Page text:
Industry Update
Opinion Article19 April 2016

Hotel Performance Impact of Socially Engaging with Consumers

By Chris K. Anderson, Professor at Cornell School of Hotel Administration and Saram Han, PhD Student at Cornell University

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Abstract:  User reviews have become a critical aspect of the travel research process, as evidenced, for instance, by TripAdvisor having over 350 million unique monthly visitors. One benefit of these posted reviews is that hotels can address issues raised by consumers in an effort to improve consumer satisfaction along with review scores. Given the importance of consumer reviews, one goal for hotels is to find ways to improve their social media performance (with a goal of boosting financial outcomes). In this report we examine the effects of reviews posted on TripAdvisor to look at non-operational and relatively inexpensive ways in which hoteliers can improve their performance, both on the review sites themselves and in terms of actual hotel revenue and sales performance.

In a previous CHR Report, co-author Chris Anderson illustrates the positive relationship between user-generated content and hotel performance.2 He calculates online reputation elasticity (percentage change in hotel performance given a percentage change in online reputation) using data from ReviewPRO and hotel performance data from STR. The study found substantive impacts of online reputation on overall hotel performance as measured by revenue per available room (RevPAR), with individual firms capitalizing on their improved reputation through some combination of higher occupancy and average daily rate. Using a second point-of-purchase or transactional dataset from Travelocity, he shows the positive impact of both online reputation and the number of reviews on the purchase likelihood. That study indicated that online reputation (review scores) and the number of reviews are positively related to hotel performance as measured by price, occupancy, and total revenue. There’s no doubt that service providers will want to address consumer issues and improve the quality and value of their service offering based on consumer reviews. However, what we outline here are other, less capital intensive approaches to improve a property’s reputation. In particular, we focus on more direct engagement with consumers by specifically encouraging them to post reviews on, which so far remains the dominant source for hospitality-related reviews. Looking further at reviews, we compare the hotel’s financial performance and online reputation in a series of before-and-after tests, in which the after stage occurs once the hotel starts to encourage consumer reviews via post stay surveys. We show that once reviews are actively encouraged not only does the number of reviews posted to TripAdvisor increase, but so does the review score and hotel rank on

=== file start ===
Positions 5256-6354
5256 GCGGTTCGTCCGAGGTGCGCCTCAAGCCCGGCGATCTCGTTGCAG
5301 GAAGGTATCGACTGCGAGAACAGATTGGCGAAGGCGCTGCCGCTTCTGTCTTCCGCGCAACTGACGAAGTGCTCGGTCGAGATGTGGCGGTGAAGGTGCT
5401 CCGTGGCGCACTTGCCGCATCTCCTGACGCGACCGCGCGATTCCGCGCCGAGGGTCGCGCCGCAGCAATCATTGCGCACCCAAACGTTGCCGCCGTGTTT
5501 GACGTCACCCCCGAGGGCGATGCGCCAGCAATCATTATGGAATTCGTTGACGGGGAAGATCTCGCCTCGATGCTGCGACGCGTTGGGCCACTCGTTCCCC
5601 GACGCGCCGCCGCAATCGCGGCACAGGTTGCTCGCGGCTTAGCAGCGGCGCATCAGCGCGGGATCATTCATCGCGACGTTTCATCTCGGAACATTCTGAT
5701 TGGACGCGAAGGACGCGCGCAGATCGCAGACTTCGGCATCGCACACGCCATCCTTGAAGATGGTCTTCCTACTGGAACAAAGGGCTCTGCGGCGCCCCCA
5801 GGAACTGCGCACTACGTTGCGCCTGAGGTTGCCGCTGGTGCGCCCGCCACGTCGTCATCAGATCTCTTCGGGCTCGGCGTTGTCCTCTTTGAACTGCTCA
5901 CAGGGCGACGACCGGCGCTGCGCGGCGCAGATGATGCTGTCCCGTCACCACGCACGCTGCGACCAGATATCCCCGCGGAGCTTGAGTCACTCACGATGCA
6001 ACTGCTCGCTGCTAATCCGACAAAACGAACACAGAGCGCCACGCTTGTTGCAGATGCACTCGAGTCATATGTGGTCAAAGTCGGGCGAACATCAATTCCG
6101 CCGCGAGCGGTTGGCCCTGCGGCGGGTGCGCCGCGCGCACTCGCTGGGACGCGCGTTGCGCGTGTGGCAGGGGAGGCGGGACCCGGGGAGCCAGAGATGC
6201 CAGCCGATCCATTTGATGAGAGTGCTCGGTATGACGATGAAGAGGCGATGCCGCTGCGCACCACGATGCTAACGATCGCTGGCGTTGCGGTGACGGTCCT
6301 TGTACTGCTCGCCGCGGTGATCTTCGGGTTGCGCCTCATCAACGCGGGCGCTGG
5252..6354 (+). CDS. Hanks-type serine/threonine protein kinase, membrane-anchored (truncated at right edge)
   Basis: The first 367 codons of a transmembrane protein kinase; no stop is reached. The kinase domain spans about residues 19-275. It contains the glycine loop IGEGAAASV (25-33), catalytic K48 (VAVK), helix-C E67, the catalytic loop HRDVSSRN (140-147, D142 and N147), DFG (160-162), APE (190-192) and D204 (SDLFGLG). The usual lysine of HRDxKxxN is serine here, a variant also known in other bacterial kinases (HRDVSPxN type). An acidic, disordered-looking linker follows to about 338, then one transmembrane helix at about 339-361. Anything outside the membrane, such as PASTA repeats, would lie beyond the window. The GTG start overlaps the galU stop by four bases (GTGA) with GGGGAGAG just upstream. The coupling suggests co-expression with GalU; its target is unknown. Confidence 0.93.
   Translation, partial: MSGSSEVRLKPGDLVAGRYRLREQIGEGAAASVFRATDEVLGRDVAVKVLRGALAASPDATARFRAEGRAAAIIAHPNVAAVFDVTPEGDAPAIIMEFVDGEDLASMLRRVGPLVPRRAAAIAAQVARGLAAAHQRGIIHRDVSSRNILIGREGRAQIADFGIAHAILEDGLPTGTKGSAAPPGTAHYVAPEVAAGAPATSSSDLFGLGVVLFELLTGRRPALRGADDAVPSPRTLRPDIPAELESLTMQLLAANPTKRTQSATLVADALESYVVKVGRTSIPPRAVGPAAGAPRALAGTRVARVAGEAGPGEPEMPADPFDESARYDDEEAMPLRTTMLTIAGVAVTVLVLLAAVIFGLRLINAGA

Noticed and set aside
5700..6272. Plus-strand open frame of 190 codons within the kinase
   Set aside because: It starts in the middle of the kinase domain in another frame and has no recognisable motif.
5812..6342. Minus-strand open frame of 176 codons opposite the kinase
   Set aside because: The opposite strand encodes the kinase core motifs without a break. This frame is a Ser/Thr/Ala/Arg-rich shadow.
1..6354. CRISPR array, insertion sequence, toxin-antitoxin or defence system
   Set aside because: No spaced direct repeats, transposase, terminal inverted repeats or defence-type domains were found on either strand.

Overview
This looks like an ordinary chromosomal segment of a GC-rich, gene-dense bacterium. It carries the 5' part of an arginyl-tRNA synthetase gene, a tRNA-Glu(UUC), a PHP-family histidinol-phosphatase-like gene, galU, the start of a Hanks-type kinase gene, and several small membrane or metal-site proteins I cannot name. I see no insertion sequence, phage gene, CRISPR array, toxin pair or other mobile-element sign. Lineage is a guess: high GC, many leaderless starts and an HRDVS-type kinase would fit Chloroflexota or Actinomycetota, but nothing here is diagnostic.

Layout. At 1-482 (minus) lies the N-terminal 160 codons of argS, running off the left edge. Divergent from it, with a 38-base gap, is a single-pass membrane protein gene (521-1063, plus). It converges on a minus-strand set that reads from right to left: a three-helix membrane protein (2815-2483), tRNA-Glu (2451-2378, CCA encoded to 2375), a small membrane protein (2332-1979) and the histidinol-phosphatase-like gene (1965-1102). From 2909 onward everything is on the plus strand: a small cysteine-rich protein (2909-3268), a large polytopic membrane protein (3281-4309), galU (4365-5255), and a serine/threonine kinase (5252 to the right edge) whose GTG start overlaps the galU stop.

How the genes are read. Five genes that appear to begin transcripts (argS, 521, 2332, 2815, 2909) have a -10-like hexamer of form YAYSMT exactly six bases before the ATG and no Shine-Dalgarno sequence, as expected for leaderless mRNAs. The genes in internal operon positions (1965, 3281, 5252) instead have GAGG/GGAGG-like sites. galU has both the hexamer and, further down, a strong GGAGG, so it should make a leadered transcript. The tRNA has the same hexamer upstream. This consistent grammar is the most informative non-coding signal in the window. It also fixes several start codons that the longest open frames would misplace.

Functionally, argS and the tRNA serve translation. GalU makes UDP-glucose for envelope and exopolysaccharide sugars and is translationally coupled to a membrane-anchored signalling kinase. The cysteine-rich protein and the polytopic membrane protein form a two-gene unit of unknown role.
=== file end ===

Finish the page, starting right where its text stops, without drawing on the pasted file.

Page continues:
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Chris K. Anderson

Chris Anderson is a professor at the Cornell School of Hotel Administration. Prior to his appointment in 2006, he was on faculty at the Ivey School of Business in London, Ontario, Canada. His main research focus is on revenue management (RM) and service pricing. He actively works with industry, across numerous industry types, in the application and development of RM, having worked with a variety of hotels, airlines, rental car and tour companies, as well as numerous consumer packaged goods and financial services firms.

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Saram Han

Saram Han, MS., is a doctoral student at the Cornell School of Hotel Administration. He received his master’s degree in survey methodology from the University of Michigan in Ann Arbor and BBA in tourism management from Kyung Hee University in Korea. His research interests focus on measuring and improving the service operation by analyzing the unstructured data.

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